[M]ost of the best and the brightest women eschew politics. Women are much more likely to wield influence from a nongovernmental organization (NGO) than from public office.
What Ambassador Hunt wrote in 2007 well-anticipates the American scene in 2011. In addition to Secretary Clinton, the Obama Administration made three high-profile female appointments on the national security field: Janet Napolitano as Secretary of Homeland Security, Susan Rice as ambassador to the UN and, for the first time ever, a woman as number three at the Pentagon, the highly-regarded Michele Flournoy. (Flournoy is noted for the depth of her policy savvy, and her commitment to family-friendliness; her team is generally regarded as the best place for women, or parents of either gender, to work in the national security apparatus.)
Beyond those high-profile appointments, however, the picture is more mixed. Few other women are visible in the photos released of high-level White House meetings, on the roster of the National Security Staff, or at the Under- and Assistant- Secretary levels at State, Defense and Homeland Security. While women’s representation in the US Senate held steady at 17/100, women’s representation in the House of Representatives dropped for the first time in 32 years. The number of women governors actually dropped by a third after the 2010 elections, from 9 to 6, despite the election of Republican women governors in New Mexico, Oklahoma and South Carolina.
The Power of Relational Thinking
100 years ago the emergence of International Women’s day, and its importance in the political history of the time, reflected women’s determination to gain rights for themselves but also a larger change in how people thought their governments ought to relate to them, into which women’s struggle easily fit.
The rise – and success – of America’s three women Secretaries of State and their counterparts in other agencies may fit such a broader pattern – one of a globalizing world in which visible hierarchies are replaced by fluid, shifting networks; where power still resides in guns but also flows from cable tv, keyboards and marketplaces; where local authorities and sometimes be unexpectedly trumped by far-away ones – and vice versa.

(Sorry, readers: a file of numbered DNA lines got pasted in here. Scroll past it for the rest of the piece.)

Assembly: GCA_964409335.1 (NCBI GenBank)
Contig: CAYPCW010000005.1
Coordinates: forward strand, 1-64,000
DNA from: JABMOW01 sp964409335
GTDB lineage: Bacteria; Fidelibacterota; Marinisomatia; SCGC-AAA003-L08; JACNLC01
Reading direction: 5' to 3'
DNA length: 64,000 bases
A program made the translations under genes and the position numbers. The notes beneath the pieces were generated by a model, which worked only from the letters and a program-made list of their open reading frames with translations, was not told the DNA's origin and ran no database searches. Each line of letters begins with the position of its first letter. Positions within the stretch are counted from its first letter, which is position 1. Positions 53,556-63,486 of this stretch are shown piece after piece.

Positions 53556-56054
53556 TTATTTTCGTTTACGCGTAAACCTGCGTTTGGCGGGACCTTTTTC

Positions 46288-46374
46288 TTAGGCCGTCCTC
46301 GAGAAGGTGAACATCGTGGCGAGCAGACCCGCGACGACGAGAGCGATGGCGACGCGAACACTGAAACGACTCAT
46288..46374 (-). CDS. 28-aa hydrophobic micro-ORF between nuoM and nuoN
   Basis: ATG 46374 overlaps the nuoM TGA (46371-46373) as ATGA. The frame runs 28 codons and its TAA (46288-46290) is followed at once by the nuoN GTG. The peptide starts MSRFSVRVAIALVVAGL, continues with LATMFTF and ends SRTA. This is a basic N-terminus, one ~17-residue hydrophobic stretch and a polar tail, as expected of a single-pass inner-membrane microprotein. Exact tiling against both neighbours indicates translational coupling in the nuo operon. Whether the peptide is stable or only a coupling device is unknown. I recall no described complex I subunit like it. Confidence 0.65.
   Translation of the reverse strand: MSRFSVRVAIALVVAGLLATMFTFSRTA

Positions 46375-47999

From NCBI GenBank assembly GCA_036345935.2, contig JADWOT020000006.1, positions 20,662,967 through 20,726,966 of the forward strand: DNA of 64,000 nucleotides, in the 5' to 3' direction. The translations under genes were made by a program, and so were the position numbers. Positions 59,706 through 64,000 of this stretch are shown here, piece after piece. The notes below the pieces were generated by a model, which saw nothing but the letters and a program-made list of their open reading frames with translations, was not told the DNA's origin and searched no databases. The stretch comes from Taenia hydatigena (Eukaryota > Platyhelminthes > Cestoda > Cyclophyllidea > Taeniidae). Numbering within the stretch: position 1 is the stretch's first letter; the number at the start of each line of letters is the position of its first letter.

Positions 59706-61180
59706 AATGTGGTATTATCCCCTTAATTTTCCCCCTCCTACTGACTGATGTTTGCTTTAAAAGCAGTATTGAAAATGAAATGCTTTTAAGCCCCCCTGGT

Anne-Marie Slaughter, the Dean of the Woodrow Wilson School at Princeton, who just completed a two-year stint in government as head of the State Department’s Office of Policy Planning (the first woman to hold the post) has proposed a view that perhaps brings these disparate elements back together: that the mode of thinking that tends, for whatever reason of nature or nurture, to be more adopted by women is also the mode of thinking that is more adaptive for the highly-connected 21st century. She wrote:
Almost 30 years ago, the psychologist Carol Gilligan wrote about differences between the genders in their modes of thinking. She observed that men tend to see the world as made up of hierarchies of power and seek to get to the top, whereas women tend to see the world as containing webs of relationships and seek to move to the center. Gilligan's observations may be a function of nurture rather than nature; regardless, the two lenses she identified capture the differences between the twentieth-century and the twenty-first-century worlds.
The challenge, then, for the next 100 years of International Women’s Day is ensuring that the women who have moved to the center of our networked world are able to blaze trails and build webs that allow other women to follow them – and that they teach the elements of their networked worldview to not just their daughters, but their sons.
Heather Hurlburt is the Executive Director of the National Security Network; she served as a Special Assistant and Speechwriter to President Clinton and as speechwriter and member of the State Department Policy Planning Staff under Secretaries Albright and Christopher.